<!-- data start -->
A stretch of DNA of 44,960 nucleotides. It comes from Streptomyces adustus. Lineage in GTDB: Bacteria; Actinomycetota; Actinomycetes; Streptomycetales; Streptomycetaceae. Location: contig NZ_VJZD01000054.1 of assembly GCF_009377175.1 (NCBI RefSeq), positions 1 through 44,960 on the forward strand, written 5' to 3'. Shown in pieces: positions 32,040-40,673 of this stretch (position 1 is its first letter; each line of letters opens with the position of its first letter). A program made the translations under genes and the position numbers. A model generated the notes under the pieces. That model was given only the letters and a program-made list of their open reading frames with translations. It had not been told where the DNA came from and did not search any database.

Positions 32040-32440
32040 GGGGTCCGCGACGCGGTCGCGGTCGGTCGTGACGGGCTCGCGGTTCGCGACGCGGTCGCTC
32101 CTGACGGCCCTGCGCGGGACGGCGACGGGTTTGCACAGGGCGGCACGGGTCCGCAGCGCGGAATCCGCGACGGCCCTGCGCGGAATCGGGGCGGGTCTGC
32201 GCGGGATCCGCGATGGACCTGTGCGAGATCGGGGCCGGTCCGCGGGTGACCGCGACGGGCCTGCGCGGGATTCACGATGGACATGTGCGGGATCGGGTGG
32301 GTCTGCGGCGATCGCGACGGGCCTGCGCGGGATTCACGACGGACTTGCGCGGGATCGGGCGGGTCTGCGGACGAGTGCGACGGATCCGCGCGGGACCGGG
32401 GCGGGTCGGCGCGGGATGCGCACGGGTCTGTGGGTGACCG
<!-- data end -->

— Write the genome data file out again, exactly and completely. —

A stretch of DNA of 44,960 nucleotides. It comes from Streptomyces adustus. Lineage in GTDB: Bacteria; Actinomycetota; Actinomycetes; Streptomycetales; Streptomycetaceae. Location: contig NZ_VJZD01000054.1 of assembly GCF_009377175.1 (NCBI RefSeq), positions 1 through 44,960 on the forward strand, written 5' to 3'. Shown in pieces: positions 32,040-40,673 of this stretch (position 1 is its first letter; each line of letters opens with the position of its first letter). A program made the translations under genes and the position numbers. A model generated the notes under the pieces. That model was given only the letters and a program-made list of their open reading frames with translations. It had not been told where the DNA came from and did not search any database.

Positions 32040-32440
32040 GGGGTCCGCGACGCGGTCGCGGTCGGTCGTGACGGGCTCGCGGTTCGCGACGCGGTCGCTC
32101 CTGACGGCCCTGCGCGGGACGGCGACGGGTTTGCACAGGGCGGCACGGGTCCGCAGCGCGGAATCCGCGACGGCCCTGCGCGGAATCGGGGCGGGTCTGC
32201 GCGGGATCCGCGATGGACCTGTGCGAGATCGGGGCCGGTCCGCGGGTGACCGCGACGGGCCTGCGCGGGATTCACGATGGACATGTGCGGGATCGGGTGG
32301 GTCTGCGGCGATCGCGACGGGCCTGCGCGGGATTCACGACGGACTTGCGCGGGATCGGGCGGGTCTGCGGACGAGTGCGACGGATCCGCGCGGGACCGGG
32401 GCGGGTCGGCGCGGGATGCGCACGGGTCTGTGGGTGACCG